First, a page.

Red, White and Blue (2020)

Steve McQueen directs John Boyega, Steve Toussaint and Neil Maskell in this true story recreation of black British police constable Leroy Logan’s induction into the Metropolitan police in the 1980s.

I’m going to be a curmudgeon and say this is the first of the Small Axe series of films to feel more like television. With the exception of a paranoid one-shot steadicam pursuit through an industrial estate, this could be the anonymous work of a television journeyman prepping a pilot for a new series. Beyond Boyega (excellent as always) and Toussaint, the acting isn’t as universally accomplished as the first two movies either. McQueen settles on a very narrow arc… Logan realising his father’s combative and inflexible attitude towards the white police force as a racist oppressor is accurate. You can’t win over the Beast; not by being its equal or being its better, being its friend or playing its game. Much like being working class, the higher ups have rigged the rules. The Dirty Babylon is intractable. Watching that grind weaken a bright young man with such procedural successiveness is a flat, sobering watch. Maybe McQueen has intentionally, almost satirically, given this story the visual and texture of an episode of The Bill or Juliet Bravo but I kind of feel Leroy Logan and Boyega deserve a more expansive mode.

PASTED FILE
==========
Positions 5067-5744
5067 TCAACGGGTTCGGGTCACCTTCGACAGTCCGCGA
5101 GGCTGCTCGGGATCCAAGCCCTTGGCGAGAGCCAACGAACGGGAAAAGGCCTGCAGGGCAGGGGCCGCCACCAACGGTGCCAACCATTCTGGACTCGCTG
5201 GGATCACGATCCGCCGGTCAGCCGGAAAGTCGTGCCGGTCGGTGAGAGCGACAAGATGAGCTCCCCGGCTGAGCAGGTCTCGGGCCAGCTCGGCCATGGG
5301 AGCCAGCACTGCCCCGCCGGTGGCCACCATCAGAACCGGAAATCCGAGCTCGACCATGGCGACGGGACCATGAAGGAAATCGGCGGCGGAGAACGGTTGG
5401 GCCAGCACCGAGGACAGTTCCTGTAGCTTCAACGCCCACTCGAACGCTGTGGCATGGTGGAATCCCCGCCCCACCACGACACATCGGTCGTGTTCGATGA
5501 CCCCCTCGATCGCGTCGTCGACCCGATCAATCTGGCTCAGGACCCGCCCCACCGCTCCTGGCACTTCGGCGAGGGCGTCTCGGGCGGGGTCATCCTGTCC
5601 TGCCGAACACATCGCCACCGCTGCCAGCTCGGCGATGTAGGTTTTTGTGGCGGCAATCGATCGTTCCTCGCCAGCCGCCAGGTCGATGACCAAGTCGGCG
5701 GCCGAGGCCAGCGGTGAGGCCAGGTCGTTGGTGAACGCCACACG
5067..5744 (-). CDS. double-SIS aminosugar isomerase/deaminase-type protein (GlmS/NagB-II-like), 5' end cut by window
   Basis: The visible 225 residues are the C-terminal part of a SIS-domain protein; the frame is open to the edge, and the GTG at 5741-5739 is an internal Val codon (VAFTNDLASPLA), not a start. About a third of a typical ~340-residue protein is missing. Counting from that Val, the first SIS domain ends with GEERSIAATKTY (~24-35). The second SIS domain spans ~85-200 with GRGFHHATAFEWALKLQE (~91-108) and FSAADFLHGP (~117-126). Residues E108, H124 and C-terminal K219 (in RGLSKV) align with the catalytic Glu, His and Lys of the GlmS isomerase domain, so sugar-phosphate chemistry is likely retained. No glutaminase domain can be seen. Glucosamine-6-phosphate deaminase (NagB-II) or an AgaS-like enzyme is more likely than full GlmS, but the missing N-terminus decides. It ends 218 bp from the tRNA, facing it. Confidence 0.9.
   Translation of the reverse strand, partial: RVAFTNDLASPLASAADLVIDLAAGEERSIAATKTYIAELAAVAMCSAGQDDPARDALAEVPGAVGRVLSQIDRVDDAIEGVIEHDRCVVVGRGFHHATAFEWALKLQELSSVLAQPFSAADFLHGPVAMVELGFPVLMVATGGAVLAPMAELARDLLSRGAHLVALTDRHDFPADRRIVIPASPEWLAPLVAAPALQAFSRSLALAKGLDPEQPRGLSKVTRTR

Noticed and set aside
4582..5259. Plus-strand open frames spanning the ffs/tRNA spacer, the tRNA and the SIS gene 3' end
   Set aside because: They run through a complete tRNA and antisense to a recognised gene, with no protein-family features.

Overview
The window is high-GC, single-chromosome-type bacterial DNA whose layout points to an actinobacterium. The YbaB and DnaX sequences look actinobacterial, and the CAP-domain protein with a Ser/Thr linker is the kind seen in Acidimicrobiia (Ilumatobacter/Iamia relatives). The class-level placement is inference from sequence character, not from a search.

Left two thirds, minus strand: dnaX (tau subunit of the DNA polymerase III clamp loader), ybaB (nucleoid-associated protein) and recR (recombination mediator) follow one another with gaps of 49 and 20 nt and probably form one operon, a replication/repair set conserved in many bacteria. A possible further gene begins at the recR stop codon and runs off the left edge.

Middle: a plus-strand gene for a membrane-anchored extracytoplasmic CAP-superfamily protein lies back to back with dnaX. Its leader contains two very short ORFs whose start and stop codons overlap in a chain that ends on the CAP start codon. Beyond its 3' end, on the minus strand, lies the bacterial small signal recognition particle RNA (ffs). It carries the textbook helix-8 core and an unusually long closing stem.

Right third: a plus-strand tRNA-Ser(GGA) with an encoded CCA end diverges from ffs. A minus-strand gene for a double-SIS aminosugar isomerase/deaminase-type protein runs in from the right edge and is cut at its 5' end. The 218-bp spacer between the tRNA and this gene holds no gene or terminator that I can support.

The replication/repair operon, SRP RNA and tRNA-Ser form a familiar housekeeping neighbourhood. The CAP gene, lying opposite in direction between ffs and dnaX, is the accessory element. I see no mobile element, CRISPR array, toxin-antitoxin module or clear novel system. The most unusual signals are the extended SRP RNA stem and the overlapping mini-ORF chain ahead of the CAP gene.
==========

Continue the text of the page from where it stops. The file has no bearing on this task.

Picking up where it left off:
Check out my wife Natalie’s Point Horror blog

We also do a podcast together called The Worst Movies We Own. It is available on Spotify or here

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